Anyways, both studies suggested that adult participants of normal health can improve their overall wellness and quality of life by learning and applying a yoga program. Easily learned, effective and affordable, these yogic practices can be offered to the adult population at large to relive psychosocial stress and its related conditions, which may also result in the prevention of both physical and mental disorders. Full scale randomised controlled trials are needed to further confirm the validity of these results.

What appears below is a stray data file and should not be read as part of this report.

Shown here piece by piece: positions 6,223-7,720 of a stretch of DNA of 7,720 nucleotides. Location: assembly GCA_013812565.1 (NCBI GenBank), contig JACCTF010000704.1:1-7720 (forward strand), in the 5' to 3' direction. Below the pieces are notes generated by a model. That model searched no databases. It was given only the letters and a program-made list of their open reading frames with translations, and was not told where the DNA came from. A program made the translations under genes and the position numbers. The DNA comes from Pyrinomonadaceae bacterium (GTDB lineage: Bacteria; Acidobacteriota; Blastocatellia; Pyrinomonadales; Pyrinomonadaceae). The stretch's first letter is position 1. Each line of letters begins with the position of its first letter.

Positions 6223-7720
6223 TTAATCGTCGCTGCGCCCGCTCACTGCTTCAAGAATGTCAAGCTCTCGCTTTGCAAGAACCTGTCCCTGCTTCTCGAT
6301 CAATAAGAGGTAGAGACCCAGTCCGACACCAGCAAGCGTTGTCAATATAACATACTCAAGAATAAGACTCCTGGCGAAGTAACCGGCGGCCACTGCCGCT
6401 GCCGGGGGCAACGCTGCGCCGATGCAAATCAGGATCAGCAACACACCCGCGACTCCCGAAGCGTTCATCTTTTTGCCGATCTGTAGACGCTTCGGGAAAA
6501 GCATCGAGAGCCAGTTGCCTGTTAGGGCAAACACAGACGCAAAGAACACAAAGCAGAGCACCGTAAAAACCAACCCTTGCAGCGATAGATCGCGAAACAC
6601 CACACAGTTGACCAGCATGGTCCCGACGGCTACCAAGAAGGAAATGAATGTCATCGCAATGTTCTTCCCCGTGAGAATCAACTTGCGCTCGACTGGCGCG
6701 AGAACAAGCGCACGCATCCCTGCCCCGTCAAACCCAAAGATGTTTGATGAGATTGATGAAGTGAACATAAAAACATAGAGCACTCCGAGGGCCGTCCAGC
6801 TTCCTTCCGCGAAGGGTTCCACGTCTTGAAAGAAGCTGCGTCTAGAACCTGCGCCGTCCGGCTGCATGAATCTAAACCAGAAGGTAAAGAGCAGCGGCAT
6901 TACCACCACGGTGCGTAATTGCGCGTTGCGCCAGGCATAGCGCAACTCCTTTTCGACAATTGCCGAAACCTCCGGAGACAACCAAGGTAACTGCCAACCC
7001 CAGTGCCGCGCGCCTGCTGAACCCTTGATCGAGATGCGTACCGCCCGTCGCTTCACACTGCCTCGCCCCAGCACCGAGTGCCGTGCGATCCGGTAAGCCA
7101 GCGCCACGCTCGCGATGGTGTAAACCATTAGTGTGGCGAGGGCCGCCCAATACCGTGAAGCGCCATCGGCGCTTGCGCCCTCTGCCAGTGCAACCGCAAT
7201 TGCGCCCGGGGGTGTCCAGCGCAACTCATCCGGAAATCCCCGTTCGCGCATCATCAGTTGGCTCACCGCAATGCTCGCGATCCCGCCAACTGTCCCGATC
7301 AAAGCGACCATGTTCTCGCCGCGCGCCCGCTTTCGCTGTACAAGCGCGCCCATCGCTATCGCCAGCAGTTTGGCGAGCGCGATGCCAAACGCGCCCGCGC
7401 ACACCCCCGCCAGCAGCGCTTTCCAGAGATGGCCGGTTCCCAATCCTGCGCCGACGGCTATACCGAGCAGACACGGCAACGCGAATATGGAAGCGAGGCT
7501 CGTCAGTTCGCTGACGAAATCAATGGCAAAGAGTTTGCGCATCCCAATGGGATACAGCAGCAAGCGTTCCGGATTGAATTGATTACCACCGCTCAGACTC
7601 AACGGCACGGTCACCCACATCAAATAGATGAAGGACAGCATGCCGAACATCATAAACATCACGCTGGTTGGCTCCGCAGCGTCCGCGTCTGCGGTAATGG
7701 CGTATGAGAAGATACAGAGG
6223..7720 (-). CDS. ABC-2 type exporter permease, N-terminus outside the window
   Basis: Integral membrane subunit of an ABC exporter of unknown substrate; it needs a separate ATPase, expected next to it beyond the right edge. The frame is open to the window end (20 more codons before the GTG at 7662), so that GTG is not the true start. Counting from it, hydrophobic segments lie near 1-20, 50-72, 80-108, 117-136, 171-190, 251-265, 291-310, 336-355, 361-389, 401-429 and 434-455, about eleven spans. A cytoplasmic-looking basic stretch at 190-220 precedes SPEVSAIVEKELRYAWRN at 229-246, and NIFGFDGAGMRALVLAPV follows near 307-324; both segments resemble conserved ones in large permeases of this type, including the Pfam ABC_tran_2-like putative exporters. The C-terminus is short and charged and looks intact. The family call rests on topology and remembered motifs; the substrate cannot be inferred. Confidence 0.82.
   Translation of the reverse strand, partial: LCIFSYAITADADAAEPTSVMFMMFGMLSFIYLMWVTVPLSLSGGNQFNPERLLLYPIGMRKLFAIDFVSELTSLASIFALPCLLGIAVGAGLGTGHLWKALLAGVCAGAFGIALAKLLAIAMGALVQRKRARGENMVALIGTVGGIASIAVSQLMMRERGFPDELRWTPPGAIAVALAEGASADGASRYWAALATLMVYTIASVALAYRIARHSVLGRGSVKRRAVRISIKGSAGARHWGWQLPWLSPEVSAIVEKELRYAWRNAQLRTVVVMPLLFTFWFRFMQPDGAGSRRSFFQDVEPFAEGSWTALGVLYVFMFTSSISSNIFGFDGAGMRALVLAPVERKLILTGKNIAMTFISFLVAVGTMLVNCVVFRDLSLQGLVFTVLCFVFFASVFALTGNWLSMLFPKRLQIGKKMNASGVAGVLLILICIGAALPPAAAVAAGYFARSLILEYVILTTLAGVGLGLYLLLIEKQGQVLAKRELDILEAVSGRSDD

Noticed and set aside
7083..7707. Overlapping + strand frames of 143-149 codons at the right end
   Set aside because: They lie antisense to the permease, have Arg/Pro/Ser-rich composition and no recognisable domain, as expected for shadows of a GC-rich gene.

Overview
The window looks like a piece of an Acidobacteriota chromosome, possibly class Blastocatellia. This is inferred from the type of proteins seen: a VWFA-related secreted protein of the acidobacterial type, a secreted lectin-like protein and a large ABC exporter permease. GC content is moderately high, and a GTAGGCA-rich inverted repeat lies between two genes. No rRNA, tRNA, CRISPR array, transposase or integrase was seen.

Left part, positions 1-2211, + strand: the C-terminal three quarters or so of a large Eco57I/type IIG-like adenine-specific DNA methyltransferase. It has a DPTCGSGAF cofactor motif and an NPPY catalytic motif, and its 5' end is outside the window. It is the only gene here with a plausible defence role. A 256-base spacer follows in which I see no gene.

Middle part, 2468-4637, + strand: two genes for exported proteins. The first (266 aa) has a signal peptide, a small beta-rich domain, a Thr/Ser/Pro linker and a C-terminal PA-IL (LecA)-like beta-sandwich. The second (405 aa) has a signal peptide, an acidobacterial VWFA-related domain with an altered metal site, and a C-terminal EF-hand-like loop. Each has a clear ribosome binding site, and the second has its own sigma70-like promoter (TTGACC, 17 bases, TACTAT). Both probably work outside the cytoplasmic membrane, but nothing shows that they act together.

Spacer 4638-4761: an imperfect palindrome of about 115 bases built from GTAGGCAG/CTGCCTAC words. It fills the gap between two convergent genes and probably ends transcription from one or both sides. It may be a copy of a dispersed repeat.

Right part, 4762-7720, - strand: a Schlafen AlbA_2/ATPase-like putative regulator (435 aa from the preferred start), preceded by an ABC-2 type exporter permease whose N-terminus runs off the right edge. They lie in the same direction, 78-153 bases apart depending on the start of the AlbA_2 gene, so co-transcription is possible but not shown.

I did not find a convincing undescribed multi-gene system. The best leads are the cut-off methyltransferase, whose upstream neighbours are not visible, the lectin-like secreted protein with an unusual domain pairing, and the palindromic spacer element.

Compared to other forms of physical exercise or relaxation, yoga practices generally combine the physical aspects with rigorous mental discipline trough breathing techniques. Amongst the many yoga forms; Hatha yoga, Mantra yoga, Bhakti yoga, Ashtanga yoga, Karma yoga, Raja yoga, Jana yoga, Tantric yoga and so forth, a common denominator is the mindful breathing in synchronization with the movement and physical positions. This achieves a sort of synergy effect of combing physical exercise with relaxation and mindfulness presence which most likely also enhance prevalence of beneficial altered states of consciousness. We speculate that these are important factors possibly making yoga more effective than general exercise or relaxation for overall wellbeing. In the quest for optimal health and wellbeing yoga and other holistic approaches; seeing the whole person made up of interdependent parts all affecting each other have been employed for centuries. To explain and validate how, and if, certain approaches are effective is an important task for future academic research, not the least to make these methods accessible for the general population, trough healthcare and rehabilitation.